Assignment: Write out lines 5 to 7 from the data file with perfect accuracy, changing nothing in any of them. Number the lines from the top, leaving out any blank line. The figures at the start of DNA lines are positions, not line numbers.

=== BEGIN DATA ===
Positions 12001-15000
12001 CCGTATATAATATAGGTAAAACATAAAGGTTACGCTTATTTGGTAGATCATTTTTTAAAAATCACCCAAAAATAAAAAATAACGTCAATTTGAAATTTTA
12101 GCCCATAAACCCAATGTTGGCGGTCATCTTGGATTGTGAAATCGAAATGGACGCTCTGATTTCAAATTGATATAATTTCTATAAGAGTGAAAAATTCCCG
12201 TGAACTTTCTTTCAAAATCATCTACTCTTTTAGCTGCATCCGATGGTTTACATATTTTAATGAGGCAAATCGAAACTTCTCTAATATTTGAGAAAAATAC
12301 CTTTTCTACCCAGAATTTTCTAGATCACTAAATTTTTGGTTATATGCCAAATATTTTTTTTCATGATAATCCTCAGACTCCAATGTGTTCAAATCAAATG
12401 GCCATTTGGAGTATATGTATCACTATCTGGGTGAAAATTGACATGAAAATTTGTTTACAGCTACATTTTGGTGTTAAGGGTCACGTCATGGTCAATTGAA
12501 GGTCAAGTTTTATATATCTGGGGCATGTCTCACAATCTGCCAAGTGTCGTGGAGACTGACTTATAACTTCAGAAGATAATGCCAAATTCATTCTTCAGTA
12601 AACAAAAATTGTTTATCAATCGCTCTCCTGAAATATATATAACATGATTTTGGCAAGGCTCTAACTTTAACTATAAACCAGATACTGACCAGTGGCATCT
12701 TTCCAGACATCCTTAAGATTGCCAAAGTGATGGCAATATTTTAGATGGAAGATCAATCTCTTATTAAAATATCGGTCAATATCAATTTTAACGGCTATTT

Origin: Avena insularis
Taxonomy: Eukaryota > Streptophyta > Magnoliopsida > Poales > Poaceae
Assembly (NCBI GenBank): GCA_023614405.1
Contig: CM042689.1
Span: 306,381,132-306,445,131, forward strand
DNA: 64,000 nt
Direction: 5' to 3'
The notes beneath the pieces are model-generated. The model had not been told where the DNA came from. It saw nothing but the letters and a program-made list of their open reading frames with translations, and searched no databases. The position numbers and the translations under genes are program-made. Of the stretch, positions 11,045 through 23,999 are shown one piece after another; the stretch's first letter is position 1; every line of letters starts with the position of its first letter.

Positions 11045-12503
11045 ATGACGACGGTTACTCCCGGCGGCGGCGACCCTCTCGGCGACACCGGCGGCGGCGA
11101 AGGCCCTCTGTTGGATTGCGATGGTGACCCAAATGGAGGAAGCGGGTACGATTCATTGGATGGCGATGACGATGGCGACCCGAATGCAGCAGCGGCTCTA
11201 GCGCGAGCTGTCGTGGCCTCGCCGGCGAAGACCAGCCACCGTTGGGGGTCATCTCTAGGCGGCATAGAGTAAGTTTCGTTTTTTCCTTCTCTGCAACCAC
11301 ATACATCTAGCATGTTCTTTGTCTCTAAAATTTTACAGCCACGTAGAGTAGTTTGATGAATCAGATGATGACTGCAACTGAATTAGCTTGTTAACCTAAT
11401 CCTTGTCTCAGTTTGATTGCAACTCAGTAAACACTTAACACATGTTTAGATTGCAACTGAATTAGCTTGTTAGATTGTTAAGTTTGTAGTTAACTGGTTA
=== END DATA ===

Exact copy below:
12301 CTTTTCTACCCAGAATTTTCTAGATCACTAAATTTTTGGTTATATGCCAAATATTTTTTTTCATGATAATCCTCAGACTCCAATGTGTTCAAATCAAATG
12401 GCCATTTGGAGTATATGTATCACTATCTGGGTGAAAATTGACATGAAAATTTGTTTACAGCTACATTTTGGTGTTAAGGGTCACGTCATGGTCAATTGAA
12501 GGTCAAGTTTTATATATCTGGGGCATGTCTCACAATCTGCCAAGTGTCGTGGAGACTGACTTATAACTTCAGAAGATAATGCCAAATTCATTCTTCAGTA